Have we taken a good look at ourselves? It is not an encouraging picture.
We should have been re-assessing our tiny nation’s place in the world on an ongoing basis since Independence, long before we were reminded of our lowly place by having to stand in line for a supply of vaccines.
After all, our rejected second prime minister, George Chambers—as recalled in a column in 2019—did have a clear appreciation that when powerful nations are pursuing their interests, Trinidad and Tobago is ‘a black speck of dust’. He recognised that in the world order we are relative peewats, not potentates; as we sometimes delusionally think we are.
There is now an urgency to get real about ourselves in light of the nasty, dangerous and emotionally unbalanced, feuding between the government and the opposition. The country has descended almost exclusively into the practice of the poisonous politics of demonisation.
There is no point carrying on exchanges about who started it or who is worse. It is embedded in both parties.
The practice will leave us even further behind the rest of the world. Some of our Caricom counterparts are looking better than us. We are even being laughed at in some parts of the region.
Where are we to turn to have hardship heeded? How or when will we return to more than a semblance of a fairly-run country?
The current slew of hardships arise out of our deteriorating human condition. Still the validating elites remain largely silent and complicit in unfairness, even though we are in real trouble.
This is a particularly bad time to be paralysed and pulled down by feuding, when major events and movements—none more than the Covid-19 pandemic—are forcing persons all over the world to re-think many things.
Regarding polarised views, I recently learned of a book by an American journalist and author, Amanda Ripley, entitled ‘High Conflict-How We Get Trapped and How We Get Out’.
Ripley defines high conflict as conflict, which itself takes over. She defines it as different from ‘the useful friction of healthy conflict’.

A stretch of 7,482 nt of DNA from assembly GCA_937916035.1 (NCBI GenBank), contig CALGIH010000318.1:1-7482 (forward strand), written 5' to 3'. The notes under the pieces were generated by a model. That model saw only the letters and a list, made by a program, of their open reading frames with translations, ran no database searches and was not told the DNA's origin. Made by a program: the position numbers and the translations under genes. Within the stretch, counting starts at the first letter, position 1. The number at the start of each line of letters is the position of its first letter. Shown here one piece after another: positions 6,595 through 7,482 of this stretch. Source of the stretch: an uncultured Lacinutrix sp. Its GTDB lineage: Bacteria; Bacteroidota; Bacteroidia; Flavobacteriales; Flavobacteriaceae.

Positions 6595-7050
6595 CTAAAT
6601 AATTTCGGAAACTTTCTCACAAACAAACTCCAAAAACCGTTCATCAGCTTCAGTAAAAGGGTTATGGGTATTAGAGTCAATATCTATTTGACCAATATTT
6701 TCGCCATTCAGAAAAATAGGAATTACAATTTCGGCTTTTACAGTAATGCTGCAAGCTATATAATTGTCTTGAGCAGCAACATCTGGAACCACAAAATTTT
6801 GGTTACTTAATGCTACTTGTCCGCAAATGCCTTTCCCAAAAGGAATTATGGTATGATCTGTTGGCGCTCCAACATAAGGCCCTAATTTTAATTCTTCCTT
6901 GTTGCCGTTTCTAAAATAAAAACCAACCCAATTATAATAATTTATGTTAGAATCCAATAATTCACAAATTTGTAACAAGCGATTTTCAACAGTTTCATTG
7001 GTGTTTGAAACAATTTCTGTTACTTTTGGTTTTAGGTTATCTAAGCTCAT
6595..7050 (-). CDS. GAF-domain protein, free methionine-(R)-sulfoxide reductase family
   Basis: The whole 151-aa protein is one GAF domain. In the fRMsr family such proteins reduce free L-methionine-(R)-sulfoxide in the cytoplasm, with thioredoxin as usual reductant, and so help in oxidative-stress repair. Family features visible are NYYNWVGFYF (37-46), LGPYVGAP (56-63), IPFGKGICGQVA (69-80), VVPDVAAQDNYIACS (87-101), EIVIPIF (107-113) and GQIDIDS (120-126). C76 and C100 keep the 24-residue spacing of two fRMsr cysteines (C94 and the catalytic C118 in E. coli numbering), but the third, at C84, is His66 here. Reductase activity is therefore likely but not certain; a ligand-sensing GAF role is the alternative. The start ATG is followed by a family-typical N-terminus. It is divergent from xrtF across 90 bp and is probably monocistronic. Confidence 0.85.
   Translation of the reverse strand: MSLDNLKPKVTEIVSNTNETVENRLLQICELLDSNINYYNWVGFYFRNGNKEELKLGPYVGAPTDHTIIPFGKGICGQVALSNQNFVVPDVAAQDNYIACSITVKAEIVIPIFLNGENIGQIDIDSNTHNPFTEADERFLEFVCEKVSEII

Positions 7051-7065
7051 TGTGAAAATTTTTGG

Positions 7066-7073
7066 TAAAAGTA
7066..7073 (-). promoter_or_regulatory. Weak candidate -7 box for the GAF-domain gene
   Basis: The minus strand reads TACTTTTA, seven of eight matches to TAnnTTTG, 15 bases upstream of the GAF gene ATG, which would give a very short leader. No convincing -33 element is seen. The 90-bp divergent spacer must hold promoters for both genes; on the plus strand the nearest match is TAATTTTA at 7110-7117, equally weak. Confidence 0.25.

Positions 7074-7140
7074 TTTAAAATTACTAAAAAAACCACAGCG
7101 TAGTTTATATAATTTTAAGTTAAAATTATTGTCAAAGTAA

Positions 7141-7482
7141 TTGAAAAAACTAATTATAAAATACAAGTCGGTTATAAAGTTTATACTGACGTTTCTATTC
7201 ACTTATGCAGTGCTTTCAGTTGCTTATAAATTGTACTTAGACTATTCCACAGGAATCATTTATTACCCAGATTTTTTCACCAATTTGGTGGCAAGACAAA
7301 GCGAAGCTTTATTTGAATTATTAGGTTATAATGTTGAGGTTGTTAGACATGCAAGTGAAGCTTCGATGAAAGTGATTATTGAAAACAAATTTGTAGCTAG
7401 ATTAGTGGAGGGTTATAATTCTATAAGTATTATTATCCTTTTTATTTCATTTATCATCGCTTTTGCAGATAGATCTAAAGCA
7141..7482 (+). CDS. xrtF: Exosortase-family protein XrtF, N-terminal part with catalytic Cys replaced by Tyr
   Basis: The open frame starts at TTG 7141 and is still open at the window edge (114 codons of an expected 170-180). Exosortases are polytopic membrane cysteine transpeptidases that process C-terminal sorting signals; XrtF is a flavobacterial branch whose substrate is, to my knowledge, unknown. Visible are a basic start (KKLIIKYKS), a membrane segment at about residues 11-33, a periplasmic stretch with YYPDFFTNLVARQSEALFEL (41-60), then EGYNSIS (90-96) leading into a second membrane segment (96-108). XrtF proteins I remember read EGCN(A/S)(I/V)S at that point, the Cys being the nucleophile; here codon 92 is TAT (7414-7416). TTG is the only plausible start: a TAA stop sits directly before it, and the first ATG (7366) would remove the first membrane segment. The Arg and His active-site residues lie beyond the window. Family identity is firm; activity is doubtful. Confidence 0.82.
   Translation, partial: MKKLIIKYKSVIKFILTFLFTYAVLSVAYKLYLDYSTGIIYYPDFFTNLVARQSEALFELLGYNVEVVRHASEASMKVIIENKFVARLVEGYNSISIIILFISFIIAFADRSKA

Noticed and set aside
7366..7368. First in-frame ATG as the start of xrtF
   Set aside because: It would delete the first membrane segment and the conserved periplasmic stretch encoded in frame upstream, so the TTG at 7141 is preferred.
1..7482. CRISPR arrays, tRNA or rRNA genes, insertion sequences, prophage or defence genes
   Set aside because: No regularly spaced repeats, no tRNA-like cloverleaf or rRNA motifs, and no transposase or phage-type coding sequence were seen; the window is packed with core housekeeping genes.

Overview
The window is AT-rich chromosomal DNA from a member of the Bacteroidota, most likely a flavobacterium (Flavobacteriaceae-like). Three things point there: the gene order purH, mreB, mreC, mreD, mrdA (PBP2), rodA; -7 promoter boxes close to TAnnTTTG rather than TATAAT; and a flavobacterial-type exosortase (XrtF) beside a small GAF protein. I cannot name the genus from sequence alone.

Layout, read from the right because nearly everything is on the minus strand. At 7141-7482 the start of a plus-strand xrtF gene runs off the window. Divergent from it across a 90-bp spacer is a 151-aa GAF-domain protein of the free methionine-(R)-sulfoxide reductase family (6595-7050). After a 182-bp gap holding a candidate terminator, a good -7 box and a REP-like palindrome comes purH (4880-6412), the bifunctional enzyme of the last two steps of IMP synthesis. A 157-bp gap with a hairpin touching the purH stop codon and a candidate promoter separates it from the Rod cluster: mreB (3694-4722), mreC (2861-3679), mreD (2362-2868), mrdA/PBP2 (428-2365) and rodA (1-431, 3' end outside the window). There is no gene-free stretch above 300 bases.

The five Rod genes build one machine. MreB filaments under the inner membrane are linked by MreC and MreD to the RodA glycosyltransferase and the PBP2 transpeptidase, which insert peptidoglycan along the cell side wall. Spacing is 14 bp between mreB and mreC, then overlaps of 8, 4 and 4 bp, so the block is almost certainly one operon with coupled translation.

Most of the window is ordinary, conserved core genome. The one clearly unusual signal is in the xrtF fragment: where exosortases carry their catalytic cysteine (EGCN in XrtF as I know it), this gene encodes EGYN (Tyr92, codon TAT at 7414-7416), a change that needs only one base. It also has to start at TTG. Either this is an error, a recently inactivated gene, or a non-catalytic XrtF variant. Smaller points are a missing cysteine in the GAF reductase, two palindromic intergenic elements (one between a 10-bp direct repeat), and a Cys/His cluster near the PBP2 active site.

The publisher’s synopsis of Ripley’s will be distressingly familiar: ‘High conflict, by contrast, is what happens when discord distills into a good-versus-evil kind of feud, the kind with an ‘us’ and a ‘them’.
‘In this state, the normal rules of engagement no longer apply. The brain behaves differently. We feel increasingly certain of our own superiority and, at the same time, more and more mystified by the other side.’
The United States Congress has recognised the problem that feuding has created for the legislature and has a committee for the modernisation of Congress, with part of its remit being to promote civility and bi-partisanship there.
The committee heard testimony from political science scholars, psychologists and media at a hearing on 24 June, which can be followed on C Span on the internet. Reference was made there to Ripley’s work.
There was strong feeling that an important step in reconciliation, is taking time to identify what the persons in high conflict have in common. Covid does not distinguish between PNM and UNC constituents. They face the same risk.
As indicated, our most pressing problem arises out of the common human condition of vulnerability to the virus. That should be a powerful enough stimulant for a truce in order to work towards the common good.
Meanwhile, as the Delta variant becomes rapidly dominant in the US, President Joe Biden passionately urged his fellow citizens to get vaccinated as ‘the best defence against the powerful variants’.
“It’s the most patriotic thing you can do,” said Biden, at last Sunday’s celebration of US Independence Day. “So, please, if you haven’t gotten vaccinated, do it—do it now for yourself, for your loved ones, for your community, and for your country.”
But when will leaders like President Biden, with considerable resources at their disposal, drive the expediting of promised vaccine gifts to less powerful and near defenceless nations like ours, trapped in the inequity of vaccine distribution?
That is something to do now for the global community.